How to Plant a Bare-Root Tree


Planting a tree for Arbor Day

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A Step-by-Step Guide to Planting a New Tree

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Here are tips on how to plant a bare-root tree the right way—from digging the hole to watering the tree properly once it’s planted.

What Is a Bare-Root Tree?

“Bare-root” means that the trees are not grown in a container. They are shipped to nurseries dormant, and they do not have any soil around their roots (hence, they are “bare”).

Why a bare-root tree?

  • They are usually less expensive.
  • You will find a larger selection versus container trees, especially via mail order.
  • And most importantly, they experience less shock after planting, having experienced less transpiration (water loss) immediately after planting. Go bare-root for easy transplanting with the least shock.

The best time to plant a bare-root tree, or any other bare-root plant, is in the early spring.

Ordering a Tree

By ordering trees from a mail-order nursery, you will have a lot more to choose from and, since you will be living with these trees for many years to come, you can get the ones you really want.

Trees are dug up from beds in the nursery while they are still dormant, packed in damp shavings or peat moss, wrapped in plastic, and shipped off on their cross-country trip to your garden.

Since they are sent without any soil, the shipping costs are minimal. They inevitably lose some of their roots when they are first dug up, and the roots and tops are often clipped back before shipping. Like many weary travelers, they arrive in a state of shock and need immediate care.

Ornamental trees in a garden.

Unpack The Tree

If you can’t plant the trees within approximately 24 hours of arrival, unpack the plants and cover their roots with wet newspaper, hay, or peat moss. The roots need to be kept cool and damp to hold back growth, but it is hard to fit a tree in the fridge—I know because I’ve tried! Better yet, “heel” them in by placing the trees in a shallow trench and covering the roots with soil. This trench should be in a shady spot. You’ll also need to protect the trees from freezing by covering them on cold nights. Keep the soil moist, but not soggy, until you can plant the trees.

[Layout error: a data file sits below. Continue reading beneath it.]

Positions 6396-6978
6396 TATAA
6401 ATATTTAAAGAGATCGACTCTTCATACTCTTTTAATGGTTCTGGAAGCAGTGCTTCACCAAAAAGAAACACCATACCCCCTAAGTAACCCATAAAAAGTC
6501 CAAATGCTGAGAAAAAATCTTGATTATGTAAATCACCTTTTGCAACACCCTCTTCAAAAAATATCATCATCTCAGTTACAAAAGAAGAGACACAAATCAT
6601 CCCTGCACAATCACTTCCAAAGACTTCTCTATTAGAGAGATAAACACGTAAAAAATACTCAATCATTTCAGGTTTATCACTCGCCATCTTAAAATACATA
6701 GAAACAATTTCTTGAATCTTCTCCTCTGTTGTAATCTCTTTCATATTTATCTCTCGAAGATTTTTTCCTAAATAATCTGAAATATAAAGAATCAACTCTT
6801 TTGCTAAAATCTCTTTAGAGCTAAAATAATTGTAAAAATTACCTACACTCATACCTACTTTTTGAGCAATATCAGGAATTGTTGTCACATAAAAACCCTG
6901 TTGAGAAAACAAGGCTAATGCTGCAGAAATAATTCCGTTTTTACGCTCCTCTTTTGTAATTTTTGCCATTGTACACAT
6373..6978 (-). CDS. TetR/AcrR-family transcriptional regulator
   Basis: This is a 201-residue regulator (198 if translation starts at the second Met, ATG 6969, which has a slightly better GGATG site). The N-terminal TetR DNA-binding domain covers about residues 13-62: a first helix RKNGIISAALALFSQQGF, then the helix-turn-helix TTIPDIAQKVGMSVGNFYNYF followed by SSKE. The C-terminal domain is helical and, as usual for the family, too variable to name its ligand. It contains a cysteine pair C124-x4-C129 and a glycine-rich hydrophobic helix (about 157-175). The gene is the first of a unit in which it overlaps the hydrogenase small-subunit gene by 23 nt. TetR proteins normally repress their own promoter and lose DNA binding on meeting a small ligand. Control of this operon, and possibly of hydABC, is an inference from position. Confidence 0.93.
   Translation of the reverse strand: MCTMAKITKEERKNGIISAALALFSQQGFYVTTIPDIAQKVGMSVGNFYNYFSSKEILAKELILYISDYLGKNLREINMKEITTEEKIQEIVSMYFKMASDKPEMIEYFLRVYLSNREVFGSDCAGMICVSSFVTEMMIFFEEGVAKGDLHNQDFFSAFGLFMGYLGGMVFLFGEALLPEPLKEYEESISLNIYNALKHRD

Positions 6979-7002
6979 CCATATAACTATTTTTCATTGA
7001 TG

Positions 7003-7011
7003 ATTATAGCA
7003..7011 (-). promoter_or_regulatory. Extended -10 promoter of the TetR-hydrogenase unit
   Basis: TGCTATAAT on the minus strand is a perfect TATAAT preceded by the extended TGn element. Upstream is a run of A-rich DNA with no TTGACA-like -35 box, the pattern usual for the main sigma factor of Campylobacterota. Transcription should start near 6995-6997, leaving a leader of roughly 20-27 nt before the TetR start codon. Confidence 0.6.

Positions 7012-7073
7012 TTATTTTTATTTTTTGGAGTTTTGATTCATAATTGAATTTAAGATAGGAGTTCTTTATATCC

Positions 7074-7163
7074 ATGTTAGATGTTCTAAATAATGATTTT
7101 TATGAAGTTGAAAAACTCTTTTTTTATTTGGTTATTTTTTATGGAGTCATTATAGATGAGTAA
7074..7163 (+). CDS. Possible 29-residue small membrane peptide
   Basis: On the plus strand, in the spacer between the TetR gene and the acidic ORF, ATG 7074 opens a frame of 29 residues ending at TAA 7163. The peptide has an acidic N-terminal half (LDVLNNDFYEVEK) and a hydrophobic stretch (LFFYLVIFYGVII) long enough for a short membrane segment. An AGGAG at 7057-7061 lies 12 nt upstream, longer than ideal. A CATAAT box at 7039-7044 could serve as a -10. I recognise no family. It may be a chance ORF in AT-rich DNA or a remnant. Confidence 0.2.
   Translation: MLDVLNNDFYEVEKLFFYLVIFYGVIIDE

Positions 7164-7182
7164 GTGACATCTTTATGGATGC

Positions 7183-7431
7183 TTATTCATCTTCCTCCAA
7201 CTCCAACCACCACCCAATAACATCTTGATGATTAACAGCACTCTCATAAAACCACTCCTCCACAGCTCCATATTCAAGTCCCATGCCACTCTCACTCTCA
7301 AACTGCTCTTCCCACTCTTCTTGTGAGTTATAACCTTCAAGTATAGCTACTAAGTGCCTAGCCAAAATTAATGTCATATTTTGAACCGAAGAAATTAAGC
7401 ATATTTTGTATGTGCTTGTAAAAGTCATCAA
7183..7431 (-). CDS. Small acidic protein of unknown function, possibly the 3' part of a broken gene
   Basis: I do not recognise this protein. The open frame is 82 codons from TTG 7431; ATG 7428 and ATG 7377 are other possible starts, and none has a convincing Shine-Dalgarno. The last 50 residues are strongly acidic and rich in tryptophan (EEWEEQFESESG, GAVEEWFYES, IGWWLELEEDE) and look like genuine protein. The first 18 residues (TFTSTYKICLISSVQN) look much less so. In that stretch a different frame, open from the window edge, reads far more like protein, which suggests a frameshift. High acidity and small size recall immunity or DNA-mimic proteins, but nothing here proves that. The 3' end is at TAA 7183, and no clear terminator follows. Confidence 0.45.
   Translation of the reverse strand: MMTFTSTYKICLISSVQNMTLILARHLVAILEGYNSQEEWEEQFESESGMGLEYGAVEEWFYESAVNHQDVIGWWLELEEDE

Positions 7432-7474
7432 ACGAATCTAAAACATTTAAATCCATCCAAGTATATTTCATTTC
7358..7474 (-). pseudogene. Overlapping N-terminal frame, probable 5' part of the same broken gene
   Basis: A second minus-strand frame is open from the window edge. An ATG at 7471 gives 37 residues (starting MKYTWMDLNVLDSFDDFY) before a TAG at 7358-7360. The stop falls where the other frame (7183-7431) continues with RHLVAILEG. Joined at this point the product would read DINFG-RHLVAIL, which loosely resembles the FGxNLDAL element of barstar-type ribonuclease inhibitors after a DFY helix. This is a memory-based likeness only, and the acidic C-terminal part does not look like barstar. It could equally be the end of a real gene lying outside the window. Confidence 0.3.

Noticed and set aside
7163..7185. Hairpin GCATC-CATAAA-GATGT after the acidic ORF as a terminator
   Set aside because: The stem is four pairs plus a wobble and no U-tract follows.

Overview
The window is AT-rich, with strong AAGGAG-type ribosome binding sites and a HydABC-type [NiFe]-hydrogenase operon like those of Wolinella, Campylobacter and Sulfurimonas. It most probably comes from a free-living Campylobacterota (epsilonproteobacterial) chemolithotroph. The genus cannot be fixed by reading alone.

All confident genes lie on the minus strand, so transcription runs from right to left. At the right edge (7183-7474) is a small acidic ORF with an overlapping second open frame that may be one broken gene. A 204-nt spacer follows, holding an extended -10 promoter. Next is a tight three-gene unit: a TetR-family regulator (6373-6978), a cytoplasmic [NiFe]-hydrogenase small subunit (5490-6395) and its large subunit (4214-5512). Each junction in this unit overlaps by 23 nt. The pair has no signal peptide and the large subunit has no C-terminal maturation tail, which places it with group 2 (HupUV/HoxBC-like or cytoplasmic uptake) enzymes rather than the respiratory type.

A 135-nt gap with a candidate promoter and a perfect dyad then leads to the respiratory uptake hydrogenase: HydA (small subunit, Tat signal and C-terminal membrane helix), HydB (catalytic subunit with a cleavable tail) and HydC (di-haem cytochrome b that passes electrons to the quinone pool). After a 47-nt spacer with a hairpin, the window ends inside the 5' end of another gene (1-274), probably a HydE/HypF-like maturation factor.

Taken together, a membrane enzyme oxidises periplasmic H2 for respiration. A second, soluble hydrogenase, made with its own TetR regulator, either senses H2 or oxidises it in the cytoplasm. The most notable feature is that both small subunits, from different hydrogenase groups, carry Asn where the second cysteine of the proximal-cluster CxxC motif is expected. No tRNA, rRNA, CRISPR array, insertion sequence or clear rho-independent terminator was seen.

If you can plant the trees right after they arrive, carefully untangle and soak the roots in a bucket of water for 12 to 24 hours before planting in order to replace the moisture lost during shipping. Do not soak the roots for more than 24 hours nor allow the roots to ever dry out. At minium, allow your tree’s roots to soak in water an hour or two before planting.

Dig The Hole

Remove any grass within a 3-foot circular area.

The old rule of thumb was to dig a $20 hole for a $2 tree, but we need to adjust that for inflation to a $200 hole for a $20 tree.

Dig holes wide and deep enough to allow you to carefully spread out the roots without bending, breaking, or crowding them. This means a hole at least twice the width and depth of the root mass is necessary.

For a 2-year-old bare-root tree, that’s usually a hole that’s 2 feet around and deep to accommodate the tree’s root system with room to grow. 

When digging, try to keep the topsoil (dark) separate from the subsoil (lighter in color, either sandy, gravel, or clay). Digging can “glaze” the sides of the hole, leaving a hard surface that is difficult—if not impossible—for young tree roots to penetrate. Be sure to roughen up the sides of the hole to avoid this.

Prepare the Soil

To aid root growth, turn soil in an area up to 3 feet in diameter.

Experts used to tell us to heavily amend the soil in the planting hole, but research has found that this keeps tree roots from extending outside the hole to seek nutrients. It makes for a weakly rooted tree.